January 2, 1942
WASHINGTON, Thursday—It was a very small party which gathered here last night. Unlike other years, we had no children with us and, knowing we could not reach them all by telephone, we contented ourselves with sending telegrams. Some of them went out into space, with very little idea of when or where they would be received.
For the past several years, Bishop Atwood and the Reverend Endicott Peabody have dined with us on New Year's Eve whenever they were in Washington, and we had a few other friends. The President's annual toast to the United States meant more to everyone of us than ever before.
This morning, Prime Minister Churchill and our English visitors returned to us. Hard work will begin again on the military and production problems, for we are still in the first period of this war and must make the maximum contribution possible in our preparations.
A few nights ago, we saw here the two-reel defense film called "Main Street on the March," which I think should be widely circulated. The other night, when I gave my Christmas party for the staff of the Office of Civilian Defense, we had a film called "Joe Smith—American," which everyone seemed to enjoy very much, and which is also timely to show.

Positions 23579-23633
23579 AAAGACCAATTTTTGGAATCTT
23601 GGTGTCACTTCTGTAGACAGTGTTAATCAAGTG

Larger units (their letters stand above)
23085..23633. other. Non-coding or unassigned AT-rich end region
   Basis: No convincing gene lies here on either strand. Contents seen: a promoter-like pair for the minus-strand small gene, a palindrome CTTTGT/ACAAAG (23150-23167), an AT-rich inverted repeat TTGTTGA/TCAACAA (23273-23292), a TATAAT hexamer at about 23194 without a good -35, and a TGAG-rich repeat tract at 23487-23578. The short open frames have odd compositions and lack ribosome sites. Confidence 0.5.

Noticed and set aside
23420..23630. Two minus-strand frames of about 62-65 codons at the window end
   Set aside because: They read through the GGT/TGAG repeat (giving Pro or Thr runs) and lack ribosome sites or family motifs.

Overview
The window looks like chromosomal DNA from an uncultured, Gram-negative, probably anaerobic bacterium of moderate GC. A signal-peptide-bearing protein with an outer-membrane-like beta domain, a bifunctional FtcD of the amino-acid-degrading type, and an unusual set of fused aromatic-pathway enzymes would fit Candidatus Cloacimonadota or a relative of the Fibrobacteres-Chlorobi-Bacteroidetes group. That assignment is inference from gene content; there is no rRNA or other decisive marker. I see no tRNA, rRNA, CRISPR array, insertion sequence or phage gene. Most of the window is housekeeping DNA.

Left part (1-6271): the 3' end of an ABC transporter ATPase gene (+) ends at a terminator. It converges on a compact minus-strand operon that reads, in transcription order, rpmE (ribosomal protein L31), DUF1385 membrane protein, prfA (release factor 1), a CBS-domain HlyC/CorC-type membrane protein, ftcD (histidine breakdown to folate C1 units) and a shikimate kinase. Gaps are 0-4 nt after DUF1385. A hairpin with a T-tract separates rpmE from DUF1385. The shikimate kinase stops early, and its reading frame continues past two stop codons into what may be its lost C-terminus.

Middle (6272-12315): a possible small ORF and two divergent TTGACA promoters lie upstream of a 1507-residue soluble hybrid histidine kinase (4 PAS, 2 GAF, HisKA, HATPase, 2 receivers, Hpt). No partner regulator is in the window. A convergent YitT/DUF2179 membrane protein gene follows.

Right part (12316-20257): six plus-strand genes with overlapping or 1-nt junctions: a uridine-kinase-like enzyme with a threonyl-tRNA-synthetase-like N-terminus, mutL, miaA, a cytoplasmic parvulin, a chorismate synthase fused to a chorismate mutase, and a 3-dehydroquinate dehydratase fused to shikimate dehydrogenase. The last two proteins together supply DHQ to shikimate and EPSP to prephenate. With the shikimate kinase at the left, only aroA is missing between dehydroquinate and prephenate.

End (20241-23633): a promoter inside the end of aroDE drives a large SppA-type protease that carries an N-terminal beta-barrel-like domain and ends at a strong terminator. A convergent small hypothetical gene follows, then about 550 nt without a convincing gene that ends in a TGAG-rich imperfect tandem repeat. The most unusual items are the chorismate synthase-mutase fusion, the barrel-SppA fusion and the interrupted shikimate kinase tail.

At this same party, two South American artists gave us a delightful performance. One, Miss Maria Ines Gomez-Carillo, a very young Argentine pianist, played beautifully and then danced for us. She is here on a fellowship from her government to give concerts in this country. Since she is so young, I wish she could perform at many of our colleges.
Madame Olga Praguer Coelho, of Brazil, gave us a program of songs, sung to her guitar, which she plays remarkably. Many of you have heard her over the radio, but watching her adds enormously to the pleasure of her performance.
Finally, one of our own composers, Mr. Earl Robinson, sang some modern folk songs and some of his own compositions, which was a fitting climax. I only hope that all my guests had as good a time as I did.
Today was proclaimed a day of prayer, so the President and I, with all our guests, went to Christ Church in Alexandria, Va., where Washington's pew is still pointed out. Then we went on to Mt. Vernon, where the Prime Minister laid a wreath on George Washington's tomb.